Honking cars, waving people and shouts of encouragement could be heard and seen from Turlock’s Central Park Monday evening as 130 community members peacefully gathered to dispel racism in light of recent events in Charlottesville, Virginia.
A clash between participants in a white nationalist rally and counter protestors Saturday in Charlottesville resulted in the death of one woman, and two state troopers also died as a result of the day’s events.
Heather D. Heyer, a 32-year-old paralegal from Charlottesville, was killed when a car driven by a white nationalist plowed through a crowd of counter protestors, and 16 others were also injured in the attack. Lt. H. Jay Cullen and Trooper Berke M. M. Bates were in a helicopter monitoring the rally when the helicopter fell and burst into flames, killing both of them.
In total, at least 34 people were wounded in the clashes, which stemmed from a planned rally organized in opposition to a plan by local officials to remove a statue of Robert E. Lee, the Confederacy’s top general. The forces behind the rally included white nationalists, white supremacists, members of the Klu Klux Klan and self-identifying Nazis.
The group of people that convened in Central Park Monday evening set out to promote love and unity, rather than hate rhetoric, said Ann Strahm, a professor at Stanislaus State and member of local activist group Be the Change Turlock. Similar rallies in towns across the country have taken place, with community members standing in solidarity with Charlottesville.
“What we are out here doing is just saying, ‘We understand what you’ve gone through and we don’t want that in our town,’” said Strahm. “We’re trying to promote not just a ‘no hate’ zone…instead of being against hate, we’re more interested in being for love.”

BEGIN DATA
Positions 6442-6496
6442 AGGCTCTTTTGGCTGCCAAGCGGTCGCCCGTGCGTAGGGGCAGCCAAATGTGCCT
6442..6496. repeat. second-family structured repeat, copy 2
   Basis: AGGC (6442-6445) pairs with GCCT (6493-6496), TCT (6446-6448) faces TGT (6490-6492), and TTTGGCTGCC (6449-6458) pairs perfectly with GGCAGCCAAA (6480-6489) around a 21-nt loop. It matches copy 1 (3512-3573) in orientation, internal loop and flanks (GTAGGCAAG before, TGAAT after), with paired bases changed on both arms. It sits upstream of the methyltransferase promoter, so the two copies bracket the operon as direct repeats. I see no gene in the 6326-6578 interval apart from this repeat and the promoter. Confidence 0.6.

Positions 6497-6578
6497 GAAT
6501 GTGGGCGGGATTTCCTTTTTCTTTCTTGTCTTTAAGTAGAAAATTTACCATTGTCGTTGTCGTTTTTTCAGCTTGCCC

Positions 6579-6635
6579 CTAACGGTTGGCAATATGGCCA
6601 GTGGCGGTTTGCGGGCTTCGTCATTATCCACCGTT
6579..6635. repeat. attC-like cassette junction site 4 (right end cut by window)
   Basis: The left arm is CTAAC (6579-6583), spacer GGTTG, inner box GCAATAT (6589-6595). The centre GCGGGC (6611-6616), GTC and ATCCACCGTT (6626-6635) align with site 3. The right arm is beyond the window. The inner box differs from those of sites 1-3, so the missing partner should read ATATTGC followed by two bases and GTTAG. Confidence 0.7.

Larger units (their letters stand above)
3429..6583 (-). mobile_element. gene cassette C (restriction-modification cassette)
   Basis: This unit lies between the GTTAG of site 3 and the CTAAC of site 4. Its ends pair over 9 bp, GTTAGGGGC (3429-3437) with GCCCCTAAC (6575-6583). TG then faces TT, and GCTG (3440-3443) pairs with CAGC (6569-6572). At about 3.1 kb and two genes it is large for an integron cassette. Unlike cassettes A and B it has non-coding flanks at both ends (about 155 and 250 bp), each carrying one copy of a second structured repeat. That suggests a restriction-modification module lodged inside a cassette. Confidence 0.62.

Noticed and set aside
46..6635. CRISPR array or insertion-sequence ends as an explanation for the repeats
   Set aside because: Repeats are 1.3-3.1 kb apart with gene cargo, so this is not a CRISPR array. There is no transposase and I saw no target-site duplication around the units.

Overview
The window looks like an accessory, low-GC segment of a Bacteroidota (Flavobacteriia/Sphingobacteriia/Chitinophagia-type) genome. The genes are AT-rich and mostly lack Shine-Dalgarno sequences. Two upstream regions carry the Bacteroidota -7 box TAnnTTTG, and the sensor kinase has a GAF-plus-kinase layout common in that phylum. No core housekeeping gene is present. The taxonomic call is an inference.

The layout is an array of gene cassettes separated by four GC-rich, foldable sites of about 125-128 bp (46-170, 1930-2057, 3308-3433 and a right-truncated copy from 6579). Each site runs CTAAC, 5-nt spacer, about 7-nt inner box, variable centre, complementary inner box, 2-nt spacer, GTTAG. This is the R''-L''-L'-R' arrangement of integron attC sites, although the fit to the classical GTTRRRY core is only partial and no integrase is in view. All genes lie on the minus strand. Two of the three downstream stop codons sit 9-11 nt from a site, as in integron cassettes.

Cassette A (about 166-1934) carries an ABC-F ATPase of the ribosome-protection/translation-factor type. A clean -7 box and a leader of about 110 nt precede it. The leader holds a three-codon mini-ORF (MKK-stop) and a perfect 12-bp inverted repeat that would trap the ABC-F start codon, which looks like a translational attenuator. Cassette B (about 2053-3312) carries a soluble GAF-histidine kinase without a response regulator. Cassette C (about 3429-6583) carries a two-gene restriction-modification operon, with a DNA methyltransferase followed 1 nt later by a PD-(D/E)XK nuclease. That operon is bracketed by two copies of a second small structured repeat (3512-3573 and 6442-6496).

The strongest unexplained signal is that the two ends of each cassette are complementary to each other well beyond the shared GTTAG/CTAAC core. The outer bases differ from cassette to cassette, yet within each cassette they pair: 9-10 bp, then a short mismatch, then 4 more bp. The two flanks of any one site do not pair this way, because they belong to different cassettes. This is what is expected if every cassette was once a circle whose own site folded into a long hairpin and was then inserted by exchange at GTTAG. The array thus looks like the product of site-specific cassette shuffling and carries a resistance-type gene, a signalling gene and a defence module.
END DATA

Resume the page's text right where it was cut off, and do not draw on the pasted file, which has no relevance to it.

Traevor Carlton, also a member of Be the Change along with Indivisible Stanislaus, said that as with everywhere else in the country, racism has revealed itself to him in Turlock throughout the years.
“I think a lot of people have woken up to the fact that white supremacy is real, the dangers of it are real and the violence that comes out of it is real. We actually do have Nazis living in this country,” said Carlton. “Racism affects me in Turlock all the time…I’m Middle Eastern myself, so I hear comments like ‘terrorist’ and people saying that Muslims are coming into the country and endangering us.”
Both Carlton and Strahm hoped that the solidarity rally Monday evening would catch the attention of Congressman Jeff Denham, who has not yet publicly responded to the clashes.
“We really want to pressure our Congressman into voicing his opinion about white supremacy and Nazis so that they can be held accountable, and maybe even pass some kind of progressive legislation to prevent these things from happening,” said Carlton.
Turlock resident Terry Langpaap fought in Vietnam, and said that it’s “irritating” to see white supremacy becoming normalized throughout the country.
“Even though we didn’t want to go to Vietnam, we had to go because we believed in our country…as time goes on, you realize your country isn’t exactly what you think it is,” said Langpaap. “You go and you do your job, so when you see Nazis trying to come back, it’s just frustrating.”
“Everyone should be able to have their rights and believe what they want to,” he added. “But if Nazis want to believe in Nazism, go for it, just leave me out of it and the rest of us out of it. Do your thing behind closed doors and be happy.”
The group at Central Park sang songs, lit candles and displayed signs reading phrases like “There is only one side to white supremacy: hate” and “Justice for ALL” to the cars driving down Golden State Boulevard and East Main Street.
The 130 people gathered consisted of residents from Turlock, Modesto, Oakdale and other Central Valley towns, and the vigil was just one of 700 others nationwide.
“We’re here to stand in solidarity with all of the people who feel worried or marginalized, like minorities and people that feel threatened by the uprising of white supremacy,” said Carlton.